A New York Times opinion piece called for women to stop wearing yoga pants to the gym. Not everyone agrees
People nationwide are criticizing a New York Times opinion piece in Sunday’s paper that calls for women to stop wearing yoga pants to the gym.
“Now we’ve internalized the idea that we have to look hot at the gym? Give me a break,” wrote Honor Jones in the piece titled “Why Yoga Pants Are Bad for Women,” which on Sunday became hotly debated on Twitter. “The gym is one of the few places where we’re supposed to be able to focus on how our bodies feel, not just on how they look. We need to remember that.”
In the piece, Jones laments the ubiquity of the tight-fitting workout leggings, asking: “Seriously, you can’t go into a room of 15 fellow women contorting themselves into ridiculous positions at 7 in the morning without first donning skintight pants? What is it about yoga in particular that seems to require this?
“We aren’t wearing these workout clothes because they’re cooler or more comfortable,” she continues. “We’re wearing them because they’re sexy.”
However, the piece led many to voice their support for the form-fitting attire, with some yogis pointing out that the body-hugging design has a valuable function.
As someone who has practiced yoga for years, it’s unbelievable that you think we wear yoga pants because they’re “sexy?!” We wear them because they allow us to maneuver in ways other clothing doesn’t. Alternatively, seeing if you aren’t in the proper position is just as important https://t.co/cy70QBWnrF— kimmie caruba (@kimmiecaruba) February 18, 2018
yoga in baggy sweatpants. makes so much sense!— lisa (@lisarec) February 18, 2018
I did yoga in loose sweatpants once, my toe got stuck in the elastic cuff and I fell forward on my face. Sorry for now wearing yoga pants for doing you know, yoga.— Allison Peterson (@Lucy_1972) February 18, 2018
Some also pointed out what they said were hypocritical opinions in the piece.
“It’s not good manners for women to tell other women how to dress” and yet Honor uses another several hundred words to do just that in this piece. Is this really making or breaking women’s success? If so, then look within at that problem. This is a waste of space. https://t.co/zjhkFFQ2IE— Annie Heckenberger (@anniemal) February 18, 2018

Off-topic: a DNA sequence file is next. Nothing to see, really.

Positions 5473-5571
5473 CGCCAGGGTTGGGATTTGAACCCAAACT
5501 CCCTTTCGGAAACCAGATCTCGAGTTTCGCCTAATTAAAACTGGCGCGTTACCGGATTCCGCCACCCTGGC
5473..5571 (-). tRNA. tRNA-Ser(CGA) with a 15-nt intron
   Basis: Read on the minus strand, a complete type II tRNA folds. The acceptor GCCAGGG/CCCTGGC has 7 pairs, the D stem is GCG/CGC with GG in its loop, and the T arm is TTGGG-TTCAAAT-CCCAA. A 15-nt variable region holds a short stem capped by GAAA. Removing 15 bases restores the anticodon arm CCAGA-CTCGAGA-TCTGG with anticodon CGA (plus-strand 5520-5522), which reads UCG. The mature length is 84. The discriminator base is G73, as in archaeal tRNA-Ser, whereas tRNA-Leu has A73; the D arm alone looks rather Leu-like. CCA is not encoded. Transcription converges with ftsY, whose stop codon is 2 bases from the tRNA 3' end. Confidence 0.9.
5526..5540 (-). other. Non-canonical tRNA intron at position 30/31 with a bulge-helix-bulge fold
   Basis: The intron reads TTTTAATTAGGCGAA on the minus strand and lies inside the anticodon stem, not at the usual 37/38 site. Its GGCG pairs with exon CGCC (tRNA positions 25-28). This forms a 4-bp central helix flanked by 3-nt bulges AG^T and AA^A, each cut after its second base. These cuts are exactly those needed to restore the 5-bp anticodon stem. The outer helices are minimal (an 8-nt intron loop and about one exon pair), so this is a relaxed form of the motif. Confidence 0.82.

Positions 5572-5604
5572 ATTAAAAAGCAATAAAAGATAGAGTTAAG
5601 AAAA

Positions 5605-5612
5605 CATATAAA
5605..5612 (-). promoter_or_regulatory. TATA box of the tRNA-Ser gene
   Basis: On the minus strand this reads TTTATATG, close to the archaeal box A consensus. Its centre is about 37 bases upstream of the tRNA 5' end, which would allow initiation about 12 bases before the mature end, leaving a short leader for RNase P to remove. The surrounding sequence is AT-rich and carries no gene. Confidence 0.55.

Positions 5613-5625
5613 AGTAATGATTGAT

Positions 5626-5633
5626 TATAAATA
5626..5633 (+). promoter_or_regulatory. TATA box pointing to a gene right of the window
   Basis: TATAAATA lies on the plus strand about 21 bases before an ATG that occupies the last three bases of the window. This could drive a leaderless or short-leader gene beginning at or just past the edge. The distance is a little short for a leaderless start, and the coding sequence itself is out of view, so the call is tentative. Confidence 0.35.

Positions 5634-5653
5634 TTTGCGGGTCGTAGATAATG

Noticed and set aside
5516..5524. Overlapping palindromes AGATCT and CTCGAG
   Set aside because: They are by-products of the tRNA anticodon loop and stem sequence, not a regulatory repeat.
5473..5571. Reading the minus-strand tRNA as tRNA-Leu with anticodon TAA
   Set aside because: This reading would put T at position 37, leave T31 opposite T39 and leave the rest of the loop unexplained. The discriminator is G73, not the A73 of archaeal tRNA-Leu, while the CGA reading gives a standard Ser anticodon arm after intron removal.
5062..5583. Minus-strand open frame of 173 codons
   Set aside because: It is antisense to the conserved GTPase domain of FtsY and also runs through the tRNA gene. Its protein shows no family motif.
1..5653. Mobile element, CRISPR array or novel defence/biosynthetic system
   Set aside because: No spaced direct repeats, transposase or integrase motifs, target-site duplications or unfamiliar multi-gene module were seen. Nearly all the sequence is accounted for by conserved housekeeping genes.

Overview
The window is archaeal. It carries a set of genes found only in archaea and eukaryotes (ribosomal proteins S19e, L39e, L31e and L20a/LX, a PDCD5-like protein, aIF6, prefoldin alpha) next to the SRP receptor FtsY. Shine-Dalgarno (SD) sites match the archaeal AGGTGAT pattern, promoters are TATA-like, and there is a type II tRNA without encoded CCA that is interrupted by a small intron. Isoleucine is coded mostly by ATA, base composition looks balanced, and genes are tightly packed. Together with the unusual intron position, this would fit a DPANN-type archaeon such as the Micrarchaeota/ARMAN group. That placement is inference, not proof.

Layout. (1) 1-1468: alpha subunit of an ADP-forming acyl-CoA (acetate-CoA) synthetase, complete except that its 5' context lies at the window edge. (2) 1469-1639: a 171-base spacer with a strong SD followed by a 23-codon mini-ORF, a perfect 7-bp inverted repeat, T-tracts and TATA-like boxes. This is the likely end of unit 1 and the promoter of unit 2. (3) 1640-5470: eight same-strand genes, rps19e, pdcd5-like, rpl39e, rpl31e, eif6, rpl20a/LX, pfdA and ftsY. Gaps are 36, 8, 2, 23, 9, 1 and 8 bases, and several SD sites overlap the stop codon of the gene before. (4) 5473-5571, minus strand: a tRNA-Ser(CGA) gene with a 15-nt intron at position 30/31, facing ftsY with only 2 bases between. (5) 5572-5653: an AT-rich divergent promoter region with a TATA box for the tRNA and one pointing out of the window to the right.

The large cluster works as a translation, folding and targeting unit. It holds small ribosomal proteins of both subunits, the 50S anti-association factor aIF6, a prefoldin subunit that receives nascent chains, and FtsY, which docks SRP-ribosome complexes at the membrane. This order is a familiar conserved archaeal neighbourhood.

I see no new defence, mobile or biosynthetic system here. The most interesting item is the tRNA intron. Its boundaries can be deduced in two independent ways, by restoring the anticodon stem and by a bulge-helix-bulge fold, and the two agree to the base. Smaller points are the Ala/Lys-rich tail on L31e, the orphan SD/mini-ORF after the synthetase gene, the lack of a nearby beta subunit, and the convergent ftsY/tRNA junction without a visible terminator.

Okay @nytimes. 1) I am sure you had your pick of thoughtful opinion pieces for this Sunday’s edition...and this was your choice? 2) Women writing op-eds about other women’s sartorial choices is bad for women 3) You can have my yoga pants when you pry them from my cold dead booty https://t.co/8RU9l8iVde— Candice Adams (@TheCandiceAdams) February 18, 2018
This article read to me like "I'm uncomfortable wearing a certain thing because it doesn't make me feel empowered. What's more, I'm uncomfortable seeing other people who I don't wish to look at feeling empowered by wearing this thing. Therefore, nobody should be allowed to"— 🧠 Negol (@1988Negol) February 18, 2018
"It’s not good manners for women to tell other women how to dress; [...]. Women who criticize other women for dressing hot are seen as criticizing women themselves"— Dr Danielle Thom (@Danielle_J_Thom) February 18, 2018
*article spends next 600 words doing exactly that*
Others mocked the title of the piece.
Meanwhile, many simply defended their favorite loungewear.
Spending the day wearing yoga pants doing face masks reading my horoscope and boycotting op-eds— Hayley MacMillen (@hlmacmillen) February 18, 2018
I’m 44 and 40 pound over-weight. I wear yoga pants all the time bc they’re comfortable. Im publicly apologizing to anyone that thinks I’m gross 😂— ms. michelle (@michellemccombs) February 18, 2018
A representative from The New York Times could not immediately be reached for comment.
The backlash echoes a controversy that gained notoriety in New England in recent years. In 2016, then-63-year-old Alan Sorrentino wrote a letter published by the Barrington Times in which he proclaimed: “To all yoga pant wearers, I struggle with my own physicality as I age. I don’t want to struggle with yours.” The author, who hails from Barrington, R.I., later told the Globe that the letter was supposed to be sartorial satire: “It was in the face of all this political stuff, with all these really important issues going on, and then there’s this letter about yoga pants,” he said.
But not everyone was laughing. In fact, the letter went viral, and prompted hundreds of people clad in yoga pants to march past Sorrentino’s house.
I see someone has posted yet another op-ed on the perils of wearing yoga pants after 30.— Kodi Kat (@puma_legal) February 18, 2018
Lemme clear this up for everyone:
Wear yoga pants if you want to. If somebody doesn’t like your over-30 dimpled rolls... tell them not to look. Dress for you, not for anyone else